Record:   Prev Next
Author Davis, Carla Mia
Title Effects of early and late rest intervals on performance and consolidation of a keyboard sequence
book jacket
Descript 120 p
Note Source: Dissertation Abstracts International, Volume: 68-06, Section: A, page: 2374
Adviser: Robert A. Duke
Thesis (Ph.D.)--The University of Texas at Austin, 2007
I designed two experiments to study the extent to which 5-minute rest intervals placed early and late during practice influence motor sequence learning. In Experiment 1, 26 nonmusicians practiced a 5-note sequence with their left (non-dominant) hand on a digital piano, repeating the sequence "as quickly and accurately as possible" during 6 30-second practice blocks alternating with 30-second pauses. The training sessions for half the participants included an extended rest interval of 5 minutes between Blocks 3 and 4. Following a night of sleep, all participants performed the sequence in 6 30-second blocks with a 5-minute rest interval between Blocks 3 and 4. I found no significant differences attributable to rest condition in the number of correct key presses per block (CKP/B) during training or retest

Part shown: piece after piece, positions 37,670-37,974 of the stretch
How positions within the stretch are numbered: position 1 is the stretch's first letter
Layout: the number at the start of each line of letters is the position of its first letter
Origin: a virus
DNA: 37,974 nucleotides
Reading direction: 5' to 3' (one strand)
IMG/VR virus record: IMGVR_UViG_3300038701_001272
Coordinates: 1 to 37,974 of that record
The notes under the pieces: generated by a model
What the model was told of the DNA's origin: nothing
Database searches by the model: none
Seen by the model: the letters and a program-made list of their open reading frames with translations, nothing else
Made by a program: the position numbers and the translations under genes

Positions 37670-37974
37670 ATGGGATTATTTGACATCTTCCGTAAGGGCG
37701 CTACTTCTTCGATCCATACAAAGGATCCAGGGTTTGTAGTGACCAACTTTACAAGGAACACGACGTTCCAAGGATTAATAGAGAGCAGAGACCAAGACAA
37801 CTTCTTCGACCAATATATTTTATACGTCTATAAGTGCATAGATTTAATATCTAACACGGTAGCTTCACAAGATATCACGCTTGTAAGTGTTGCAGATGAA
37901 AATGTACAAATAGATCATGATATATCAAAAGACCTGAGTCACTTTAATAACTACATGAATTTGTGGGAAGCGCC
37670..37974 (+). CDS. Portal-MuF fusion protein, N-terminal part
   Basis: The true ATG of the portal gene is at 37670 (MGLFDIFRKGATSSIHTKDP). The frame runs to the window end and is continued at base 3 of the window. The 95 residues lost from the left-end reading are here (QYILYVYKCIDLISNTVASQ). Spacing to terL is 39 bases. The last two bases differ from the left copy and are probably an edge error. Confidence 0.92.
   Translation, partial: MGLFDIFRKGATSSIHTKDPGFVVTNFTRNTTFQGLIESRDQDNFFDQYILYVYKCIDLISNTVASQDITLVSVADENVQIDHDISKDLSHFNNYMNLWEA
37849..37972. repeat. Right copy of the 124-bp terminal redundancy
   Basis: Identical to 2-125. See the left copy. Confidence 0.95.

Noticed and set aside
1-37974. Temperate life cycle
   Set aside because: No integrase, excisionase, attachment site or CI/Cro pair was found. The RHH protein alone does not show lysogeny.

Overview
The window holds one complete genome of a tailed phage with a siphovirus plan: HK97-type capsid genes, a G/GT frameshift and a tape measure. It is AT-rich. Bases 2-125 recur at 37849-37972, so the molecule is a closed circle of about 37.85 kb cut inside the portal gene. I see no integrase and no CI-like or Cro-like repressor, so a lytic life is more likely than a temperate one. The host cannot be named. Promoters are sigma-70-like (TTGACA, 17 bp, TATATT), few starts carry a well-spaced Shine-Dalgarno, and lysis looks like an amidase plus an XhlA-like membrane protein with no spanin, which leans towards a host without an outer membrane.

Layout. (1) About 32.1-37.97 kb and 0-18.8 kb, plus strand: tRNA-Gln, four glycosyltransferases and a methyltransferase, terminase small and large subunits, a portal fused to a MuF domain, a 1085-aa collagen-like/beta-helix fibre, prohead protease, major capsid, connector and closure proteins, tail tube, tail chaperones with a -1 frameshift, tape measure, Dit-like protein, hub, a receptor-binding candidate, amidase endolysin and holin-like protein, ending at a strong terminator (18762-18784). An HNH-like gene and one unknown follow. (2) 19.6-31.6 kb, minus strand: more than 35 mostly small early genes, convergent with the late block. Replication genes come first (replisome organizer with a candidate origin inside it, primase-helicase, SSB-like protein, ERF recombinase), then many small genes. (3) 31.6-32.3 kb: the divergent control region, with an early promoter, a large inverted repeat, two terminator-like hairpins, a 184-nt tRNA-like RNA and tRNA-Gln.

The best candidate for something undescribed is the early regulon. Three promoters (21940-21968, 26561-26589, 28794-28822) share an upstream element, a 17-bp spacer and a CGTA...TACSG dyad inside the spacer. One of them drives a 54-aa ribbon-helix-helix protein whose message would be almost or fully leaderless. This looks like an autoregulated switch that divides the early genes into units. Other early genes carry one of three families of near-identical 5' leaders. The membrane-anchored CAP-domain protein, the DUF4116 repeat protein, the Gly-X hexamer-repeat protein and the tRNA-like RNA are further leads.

In Experiment 2, 36 nonmusicians performed the same 5-note sequence over 12 30-second blocks alternating with 30-second pauses. One group ( N = 12) rested for 5-minutes between Blocks 3 and 4 (early rest); another group (N = 12) between Blocks 9 and 10 (late rest); and a control group (N = 12) performed the 12 blocks without an extended rest interval. All were retested following a night of sleep in a procedure identical to the retest in Experiment 1
The introduction of extended rest in the early and late stages of practice significantly affected the rates of learning within and between sessions. Immediately following the 5-minute rest intervals, participants showed large gains in CKP/B, but only following the early rest did participants continue to show large gains across the next two blocks of practice. Participants in the early rest group also showed the largest overnight gains between training and retest. These findings suggest that neurophysical processes that occur during 5-minute rest intervals enhance performance and that the temporal placement of rest in a training session affects subsequent motor sequence learning and the consolidation of procedural memories
School code: 0227
Host Item Dissertation Abstracts International 68-06A
Subject Music
Education, Music
Alt Author The University of Texas at Austin. Music and Human Learning
Record:   Prev Next